The hydrogen peroxide-sensitive proteome of the chloroplast in vitro and in vivo

Muthuramalingam M, Matros A, Scheibe R, Mock H-P, Dietz K-J (2013)
Frontiers in Plant Science 4: 54-1-54-14.

Zeitschriftenaufsatz | Veröffentlicht | Englisch
Muthuramalingam, MeenakumariUniBi; Matros, Andrea; Scheibe, Renate; Mock, Hans-Peter; Dietz, Karl-JosefUniBi
Abstract / Bemerkung
Hydrogen peroxide (H2O2) evolves during cellular metabolism and accumulates under various stresses causing serious redox imbalances. Many proteomics studies aiming to identify proteins sensitive to H2O2 used concentrations that were above the physiological range. Here the chloroplast proteins were subjected to partial oxidation by exogenous addition of H2O2 equivalent to 10% of available protein thiols which allowed for the identification of the primary targets of oxidation. The chosen redox proteomic approach employed differential labeling of non-oxidized and oxidized thiols using sequential alkylation with N-ethylmaleimide and biotin maleimide. The in vitro identified proteins are involved in carbohydrate metabolism, photosynthesis, redox homeostasis, and nitrogen assimilation. By using methyl viologen that induces oxidative stress in vivo, mostly the same primary targets of oxidation were identified and several oxidation sites were annotated. Ribulose-1,5-bisphosphate (RubisCO) was a primary oxidation target. Due to its high abundance, RubisCO is suggested to act as a chloroplast redox buffer to maintain a suitable redox state, even in the presence of increased reactive oxygen species release. 2-cysteine peroxiredoxins (2-Cys Prx) undergo redox-dependent modifications and play important roles in antioxidant defense and signaling. The identification of 2-Cys Prx was expected based on its high affinity to H2O2 and is considered as a proof of concept for the approach. Targets of Trx, such as phosphoribulokinase, glyceraldehyde-3-phosphate dehydrogenase, transketolase, and sedoheptulose-1,7-bisphosphatase have at least one regulatory disulfide bridge which supports the conclusion that the identified proteins undergo reversible thiol oxidation. In conclusion, the presented approach enabled the identification of early targets of H2O2 oxidation within the cellular proteome under physiological experimental conditions.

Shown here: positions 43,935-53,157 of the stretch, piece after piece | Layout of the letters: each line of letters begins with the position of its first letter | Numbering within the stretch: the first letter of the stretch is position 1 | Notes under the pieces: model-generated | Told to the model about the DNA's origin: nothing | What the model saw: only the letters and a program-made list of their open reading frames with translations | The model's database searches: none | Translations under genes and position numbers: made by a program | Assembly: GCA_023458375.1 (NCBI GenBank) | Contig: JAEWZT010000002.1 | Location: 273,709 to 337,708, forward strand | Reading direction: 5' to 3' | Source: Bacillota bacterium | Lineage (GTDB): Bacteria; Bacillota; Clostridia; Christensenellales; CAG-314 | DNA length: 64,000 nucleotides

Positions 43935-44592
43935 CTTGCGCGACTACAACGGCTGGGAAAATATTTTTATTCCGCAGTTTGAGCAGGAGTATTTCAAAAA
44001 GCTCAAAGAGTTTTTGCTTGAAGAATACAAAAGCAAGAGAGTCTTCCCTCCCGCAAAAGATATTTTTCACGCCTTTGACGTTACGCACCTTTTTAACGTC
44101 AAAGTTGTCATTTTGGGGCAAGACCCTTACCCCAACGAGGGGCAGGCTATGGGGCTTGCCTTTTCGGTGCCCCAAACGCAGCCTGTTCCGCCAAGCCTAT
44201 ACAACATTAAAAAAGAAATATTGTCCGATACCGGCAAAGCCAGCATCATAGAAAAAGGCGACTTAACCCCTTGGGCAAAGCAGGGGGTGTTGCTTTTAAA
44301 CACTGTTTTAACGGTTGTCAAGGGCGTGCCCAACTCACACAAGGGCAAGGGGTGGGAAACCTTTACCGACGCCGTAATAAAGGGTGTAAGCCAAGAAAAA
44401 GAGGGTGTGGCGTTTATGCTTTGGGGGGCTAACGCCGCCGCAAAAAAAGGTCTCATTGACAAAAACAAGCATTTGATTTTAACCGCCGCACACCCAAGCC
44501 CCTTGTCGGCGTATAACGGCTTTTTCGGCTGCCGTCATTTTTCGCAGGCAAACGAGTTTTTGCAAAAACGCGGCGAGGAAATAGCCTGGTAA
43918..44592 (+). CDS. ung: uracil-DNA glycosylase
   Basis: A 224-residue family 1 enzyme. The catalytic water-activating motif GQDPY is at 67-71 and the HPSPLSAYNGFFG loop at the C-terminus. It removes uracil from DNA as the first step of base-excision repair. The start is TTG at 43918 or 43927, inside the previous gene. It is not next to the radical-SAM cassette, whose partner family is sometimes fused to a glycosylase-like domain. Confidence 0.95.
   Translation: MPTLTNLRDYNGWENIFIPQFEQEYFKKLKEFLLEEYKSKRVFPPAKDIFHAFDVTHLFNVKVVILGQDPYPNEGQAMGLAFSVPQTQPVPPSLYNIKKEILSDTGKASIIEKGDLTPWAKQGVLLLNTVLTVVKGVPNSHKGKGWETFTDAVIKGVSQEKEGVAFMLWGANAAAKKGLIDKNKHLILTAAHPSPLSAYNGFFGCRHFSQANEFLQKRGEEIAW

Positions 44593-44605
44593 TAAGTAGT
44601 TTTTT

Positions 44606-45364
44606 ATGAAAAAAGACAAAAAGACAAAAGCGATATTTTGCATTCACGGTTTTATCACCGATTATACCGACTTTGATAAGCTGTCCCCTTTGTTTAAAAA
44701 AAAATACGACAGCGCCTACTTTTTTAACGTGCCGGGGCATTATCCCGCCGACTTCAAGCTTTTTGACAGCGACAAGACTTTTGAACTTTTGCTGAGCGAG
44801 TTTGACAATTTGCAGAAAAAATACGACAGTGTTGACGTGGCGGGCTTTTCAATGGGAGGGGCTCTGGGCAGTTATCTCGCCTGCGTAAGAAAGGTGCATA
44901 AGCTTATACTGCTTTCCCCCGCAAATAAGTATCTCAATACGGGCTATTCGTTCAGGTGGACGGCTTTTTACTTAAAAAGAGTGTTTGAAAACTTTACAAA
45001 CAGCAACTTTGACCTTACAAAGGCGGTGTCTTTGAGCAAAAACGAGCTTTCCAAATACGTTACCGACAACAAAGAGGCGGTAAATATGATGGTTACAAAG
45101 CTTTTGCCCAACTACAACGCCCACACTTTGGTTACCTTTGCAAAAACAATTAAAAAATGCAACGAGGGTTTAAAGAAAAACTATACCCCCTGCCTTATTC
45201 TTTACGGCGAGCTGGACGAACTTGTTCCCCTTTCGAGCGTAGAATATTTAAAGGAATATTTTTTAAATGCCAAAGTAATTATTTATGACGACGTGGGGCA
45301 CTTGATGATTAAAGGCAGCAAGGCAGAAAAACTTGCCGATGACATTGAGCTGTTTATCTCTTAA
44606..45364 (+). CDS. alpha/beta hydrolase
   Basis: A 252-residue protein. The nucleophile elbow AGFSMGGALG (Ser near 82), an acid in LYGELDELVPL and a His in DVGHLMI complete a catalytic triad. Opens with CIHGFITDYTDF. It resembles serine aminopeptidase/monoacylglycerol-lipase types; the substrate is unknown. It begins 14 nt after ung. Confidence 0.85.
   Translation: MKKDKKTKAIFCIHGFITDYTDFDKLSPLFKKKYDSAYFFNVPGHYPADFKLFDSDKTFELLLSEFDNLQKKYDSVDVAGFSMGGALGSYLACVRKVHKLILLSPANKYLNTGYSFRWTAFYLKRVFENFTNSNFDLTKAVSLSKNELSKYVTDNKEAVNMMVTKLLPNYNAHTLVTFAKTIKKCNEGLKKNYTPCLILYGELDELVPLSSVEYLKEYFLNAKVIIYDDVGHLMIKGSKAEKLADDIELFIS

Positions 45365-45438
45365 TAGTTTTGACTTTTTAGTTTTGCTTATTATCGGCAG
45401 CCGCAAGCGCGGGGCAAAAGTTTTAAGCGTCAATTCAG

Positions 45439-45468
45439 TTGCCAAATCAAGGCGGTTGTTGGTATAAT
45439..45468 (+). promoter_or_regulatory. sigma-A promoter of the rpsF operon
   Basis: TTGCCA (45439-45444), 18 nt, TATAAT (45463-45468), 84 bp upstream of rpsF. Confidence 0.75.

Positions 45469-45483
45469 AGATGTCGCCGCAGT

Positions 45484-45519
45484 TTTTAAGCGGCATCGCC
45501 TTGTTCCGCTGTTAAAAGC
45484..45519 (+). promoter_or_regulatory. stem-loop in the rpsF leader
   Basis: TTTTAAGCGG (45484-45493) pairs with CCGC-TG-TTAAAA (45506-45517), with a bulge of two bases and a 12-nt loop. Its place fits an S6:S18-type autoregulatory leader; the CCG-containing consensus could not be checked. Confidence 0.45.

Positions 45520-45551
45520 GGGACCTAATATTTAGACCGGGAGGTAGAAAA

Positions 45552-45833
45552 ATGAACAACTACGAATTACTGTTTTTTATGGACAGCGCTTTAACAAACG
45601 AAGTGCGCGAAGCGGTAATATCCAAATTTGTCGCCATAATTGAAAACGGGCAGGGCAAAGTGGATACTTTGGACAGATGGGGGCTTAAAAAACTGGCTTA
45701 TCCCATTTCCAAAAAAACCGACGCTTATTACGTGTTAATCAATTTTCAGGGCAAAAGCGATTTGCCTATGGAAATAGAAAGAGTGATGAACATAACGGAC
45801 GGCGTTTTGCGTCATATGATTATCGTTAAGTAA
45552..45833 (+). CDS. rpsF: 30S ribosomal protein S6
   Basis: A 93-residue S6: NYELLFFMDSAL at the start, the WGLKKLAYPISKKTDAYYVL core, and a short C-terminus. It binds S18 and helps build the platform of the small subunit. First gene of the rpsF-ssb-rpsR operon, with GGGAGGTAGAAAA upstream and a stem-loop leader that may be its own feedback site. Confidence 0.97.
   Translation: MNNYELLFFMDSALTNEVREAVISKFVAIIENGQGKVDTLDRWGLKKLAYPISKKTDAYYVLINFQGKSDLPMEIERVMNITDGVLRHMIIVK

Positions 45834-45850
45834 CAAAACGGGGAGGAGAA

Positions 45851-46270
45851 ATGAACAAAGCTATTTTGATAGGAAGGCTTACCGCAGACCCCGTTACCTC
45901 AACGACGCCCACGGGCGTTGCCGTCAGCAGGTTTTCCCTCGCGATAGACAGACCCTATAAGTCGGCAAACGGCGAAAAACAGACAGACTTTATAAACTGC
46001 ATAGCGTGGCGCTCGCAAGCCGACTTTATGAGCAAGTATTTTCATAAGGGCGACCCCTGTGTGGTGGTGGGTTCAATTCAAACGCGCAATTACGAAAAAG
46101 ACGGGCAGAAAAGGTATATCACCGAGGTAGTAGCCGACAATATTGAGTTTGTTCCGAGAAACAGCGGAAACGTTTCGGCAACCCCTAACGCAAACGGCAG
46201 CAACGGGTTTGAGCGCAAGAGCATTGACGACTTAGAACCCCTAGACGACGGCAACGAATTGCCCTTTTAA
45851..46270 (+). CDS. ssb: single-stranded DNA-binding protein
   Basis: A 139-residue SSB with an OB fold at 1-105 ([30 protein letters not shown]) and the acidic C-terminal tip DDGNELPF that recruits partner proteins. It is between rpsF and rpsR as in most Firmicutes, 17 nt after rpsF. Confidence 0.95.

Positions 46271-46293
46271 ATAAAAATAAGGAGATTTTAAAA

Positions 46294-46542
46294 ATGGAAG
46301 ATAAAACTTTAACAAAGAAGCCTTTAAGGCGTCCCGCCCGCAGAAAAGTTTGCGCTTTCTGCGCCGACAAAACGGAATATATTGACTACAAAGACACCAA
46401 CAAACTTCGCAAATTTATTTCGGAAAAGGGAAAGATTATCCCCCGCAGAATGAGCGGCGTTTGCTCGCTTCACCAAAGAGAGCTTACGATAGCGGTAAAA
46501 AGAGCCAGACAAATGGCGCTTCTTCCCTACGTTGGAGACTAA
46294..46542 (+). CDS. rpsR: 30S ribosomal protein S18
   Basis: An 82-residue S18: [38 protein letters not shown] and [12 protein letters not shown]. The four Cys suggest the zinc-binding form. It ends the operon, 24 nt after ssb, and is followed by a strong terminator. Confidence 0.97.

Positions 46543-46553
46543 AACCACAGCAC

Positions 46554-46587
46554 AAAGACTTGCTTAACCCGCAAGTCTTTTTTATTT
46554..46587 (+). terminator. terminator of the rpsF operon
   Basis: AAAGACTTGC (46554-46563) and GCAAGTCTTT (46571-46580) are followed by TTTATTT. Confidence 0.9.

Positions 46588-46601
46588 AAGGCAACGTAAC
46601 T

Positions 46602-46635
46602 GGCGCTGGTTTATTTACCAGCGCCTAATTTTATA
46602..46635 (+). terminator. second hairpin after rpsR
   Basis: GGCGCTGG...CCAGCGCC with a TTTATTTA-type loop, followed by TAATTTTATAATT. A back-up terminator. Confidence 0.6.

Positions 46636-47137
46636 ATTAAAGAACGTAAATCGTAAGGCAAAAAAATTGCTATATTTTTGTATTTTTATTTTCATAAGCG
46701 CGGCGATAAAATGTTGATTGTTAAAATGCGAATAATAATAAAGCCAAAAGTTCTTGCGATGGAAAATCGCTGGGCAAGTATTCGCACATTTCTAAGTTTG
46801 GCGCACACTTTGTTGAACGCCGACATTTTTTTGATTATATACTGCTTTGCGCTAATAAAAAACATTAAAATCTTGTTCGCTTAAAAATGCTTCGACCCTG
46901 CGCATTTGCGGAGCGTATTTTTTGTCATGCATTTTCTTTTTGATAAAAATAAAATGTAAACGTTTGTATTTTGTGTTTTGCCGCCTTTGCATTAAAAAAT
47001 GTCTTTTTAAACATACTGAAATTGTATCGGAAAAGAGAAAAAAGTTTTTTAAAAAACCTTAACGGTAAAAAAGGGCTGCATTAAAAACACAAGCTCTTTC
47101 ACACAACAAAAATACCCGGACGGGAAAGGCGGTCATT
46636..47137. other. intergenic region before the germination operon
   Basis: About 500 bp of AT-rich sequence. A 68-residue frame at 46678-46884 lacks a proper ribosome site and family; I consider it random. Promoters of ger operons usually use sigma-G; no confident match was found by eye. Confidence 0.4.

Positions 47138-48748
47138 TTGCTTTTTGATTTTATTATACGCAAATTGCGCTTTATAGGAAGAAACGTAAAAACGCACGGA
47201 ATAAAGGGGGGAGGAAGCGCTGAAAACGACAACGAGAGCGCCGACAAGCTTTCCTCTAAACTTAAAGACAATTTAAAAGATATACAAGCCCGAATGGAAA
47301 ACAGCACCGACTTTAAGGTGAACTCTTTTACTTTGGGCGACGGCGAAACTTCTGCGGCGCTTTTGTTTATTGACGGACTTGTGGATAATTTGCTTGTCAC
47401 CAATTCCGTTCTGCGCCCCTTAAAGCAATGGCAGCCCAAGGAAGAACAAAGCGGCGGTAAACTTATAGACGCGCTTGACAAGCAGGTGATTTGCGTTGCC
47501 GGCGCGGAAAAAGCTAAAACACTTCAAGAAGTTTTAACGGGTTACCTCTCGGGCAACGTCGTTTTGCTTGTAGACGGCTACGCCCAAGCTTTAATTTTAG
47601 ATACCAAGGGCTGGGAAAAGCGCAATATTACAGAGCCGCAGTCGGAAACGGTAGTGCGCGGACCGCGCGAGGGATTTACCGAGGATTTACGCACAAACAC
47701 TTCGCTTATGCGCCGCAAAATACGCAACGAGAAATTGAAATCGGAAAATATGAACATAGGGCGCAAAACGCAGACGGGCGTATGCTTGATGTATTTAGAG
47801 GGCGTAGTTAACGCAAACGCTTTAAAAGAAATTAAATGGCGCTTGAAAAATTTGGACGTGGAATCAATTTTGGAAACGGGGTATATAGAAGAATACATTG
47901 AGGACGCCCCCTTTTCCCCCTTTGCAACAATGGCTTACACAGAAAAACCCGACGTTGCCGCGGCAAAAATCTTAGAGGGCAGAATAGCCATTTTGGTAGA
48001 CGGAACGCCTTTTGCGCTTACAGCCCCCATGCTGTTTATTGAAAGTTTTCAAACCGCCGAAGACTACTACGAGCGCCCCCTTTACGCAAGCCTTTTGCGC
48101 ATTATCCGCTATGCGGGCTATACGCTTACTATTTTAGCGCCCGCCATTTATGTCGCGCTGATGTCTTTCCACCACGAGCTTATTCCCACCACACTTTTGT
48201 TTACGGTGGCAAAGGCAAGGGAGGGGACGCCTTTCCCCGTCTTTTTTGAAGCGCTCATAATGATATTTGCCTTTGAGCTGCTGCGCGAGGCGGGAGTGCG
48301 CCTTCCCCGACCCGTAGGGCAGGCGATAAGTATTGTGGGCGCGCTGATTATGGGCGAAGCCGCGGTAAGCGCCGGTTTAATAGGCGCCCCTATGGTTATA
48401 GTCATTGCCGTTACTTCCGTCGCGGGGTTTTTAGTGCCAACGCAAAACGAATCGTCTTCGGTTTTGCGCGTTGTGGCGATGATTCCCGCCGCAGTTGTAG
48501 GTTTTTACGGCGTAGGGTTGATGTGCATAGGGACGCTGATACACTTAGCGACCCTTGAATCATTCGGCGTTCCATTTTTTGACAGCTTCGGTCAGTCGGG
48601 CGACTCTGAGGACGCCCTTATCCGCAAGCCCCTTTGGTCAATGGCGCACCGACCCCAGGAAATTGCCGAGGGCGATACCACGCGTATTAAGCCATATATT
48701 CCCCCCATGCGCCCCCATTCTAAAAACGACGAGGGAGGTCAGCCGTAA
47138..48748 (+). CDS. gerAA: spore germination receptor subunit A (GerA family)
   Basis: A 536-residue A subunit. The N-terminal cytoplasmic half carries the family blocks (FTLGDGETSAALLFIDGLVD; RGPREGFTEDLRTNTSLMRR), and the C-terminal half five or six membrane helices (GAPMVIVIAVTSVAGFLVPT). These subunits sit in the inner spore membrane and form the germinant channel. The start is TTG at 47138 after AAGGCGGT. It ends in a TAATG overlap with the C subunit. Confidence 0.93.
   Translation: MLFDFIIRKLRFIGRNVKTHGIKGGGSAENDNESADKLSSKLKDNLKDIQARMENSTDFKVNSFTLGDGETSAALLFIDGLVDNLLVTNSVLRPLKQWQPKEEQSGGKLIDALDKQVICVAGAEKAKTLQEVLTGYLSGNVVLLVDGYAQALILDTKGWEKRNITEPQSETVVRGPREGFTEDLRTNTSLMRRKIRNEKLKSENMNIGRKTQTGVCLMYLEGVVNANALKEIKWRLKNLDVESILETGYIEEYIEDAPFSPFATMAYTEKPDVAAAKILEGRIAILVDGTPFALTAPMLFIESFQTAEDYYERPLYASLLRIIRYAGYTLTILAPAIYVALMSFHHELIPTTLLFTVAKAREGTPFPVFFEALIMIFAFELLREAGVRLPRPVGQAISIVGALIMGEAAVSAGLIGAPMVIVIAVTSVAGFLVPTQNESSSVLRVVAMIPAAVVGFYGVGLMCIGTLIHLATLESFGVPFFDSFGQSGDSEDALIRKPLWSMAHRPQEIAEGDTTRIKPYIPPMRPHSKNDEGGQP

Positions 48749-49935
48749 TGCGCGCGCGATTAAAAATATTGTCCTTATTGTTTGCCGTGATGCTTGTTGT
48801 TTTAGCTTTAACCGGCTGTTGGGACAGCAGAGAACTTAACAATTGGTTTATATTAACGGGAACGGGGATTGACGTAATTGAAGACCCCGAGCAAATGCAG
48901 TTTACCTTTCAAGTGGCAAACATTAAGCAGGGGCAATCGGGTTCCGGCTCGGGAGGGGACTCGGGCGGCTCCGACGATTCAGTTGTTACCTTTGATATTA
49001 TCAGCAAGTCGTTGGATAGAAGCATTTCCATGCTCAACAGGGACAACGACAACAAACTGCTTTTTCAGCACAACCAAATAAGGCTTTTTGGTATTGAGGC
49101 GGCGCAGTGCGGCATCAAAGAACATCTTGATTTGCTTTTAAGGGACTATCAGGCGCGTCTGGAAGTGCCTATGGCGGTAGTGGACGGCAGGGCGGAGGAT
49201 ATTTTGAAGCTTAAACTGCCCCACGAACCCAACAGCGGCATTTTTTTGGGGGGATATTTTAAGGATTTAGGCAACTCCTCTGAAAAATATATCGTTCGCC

Frontiers in Plant Science
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Muthuramalingam M, Matros A, Scheibe R, Mock H-P, Dietz K-J. The hydrogen peroxide-sensitive proteome of the chloroplast in vitro and in vivo. Frontiers in Plant Science. 2013;4:54-1-54-14.
Muthuramalingam, M., Matros, A., Scheibe, R., Mock, H. - P., & Dietz, K. - J. (2013). The hydrogen peroxide-sensitive proteome of the chloroplast in vitro and in vivo. Frontiers in Plant Science, 4, 54-1-54-14. doi:10.3389/fpls.2013.00054
Muthuramalingam, Meenakumari, Matros, Andrea, Scheibe, Renate, Mock, Hans-Peter, and Dietz, Karl-Josef. 2013. “The hydrogen peroxide-sensitive proteome of the chloroplast in vitro and in vivo”. Frontiers in Plant Science 4: 54-1-54-14.
Muthuramalingam, M., Matros, A., Scheibe, R., Mock, H. - P., and Dietz, K. - J. (2013). The hydrogen peroxide-sensitive proteome of the chloroplast in vitro and in vivo. Frontiers in Plant Science 4, 54-1-54-14.
Muthuramalingam, M., et al., 2013. The hydrogen peroxide-sensitive proteome of the chloroplast in vitro and in vivo. Frontiers in Plant Science, 4, p 54-1-54-14.
M. Muthuramalingam, et al., “The hydrogen peroxide-sensitive proteome of the chloroplast in vitro and in vivo”, Frontiers in Plant Science, vol. 4, 2013, pp. 54-1-54-14.
Muthuramalingam, M., Matros, A., Scheibe, R., Mock, H.-P., Dietz, K.-J.: The hydrogen peroxide-sensitive proteome of the chloroplast in vitro and in vivo. Frontiers in Plant Science. 4, 54-1-54-14 (2013).
Muthuramalingam, Meenakumari, Matros, Andrea, Scheibe, Renate, Mock, Hans-Peter, and Dietz, Karl-Josef. “The hydrogen peroxide-sensitive proteome of the chloroplast in vitro and in vivo”. Frontiers in Plant Science 4 (2013): 54-1-54-14.
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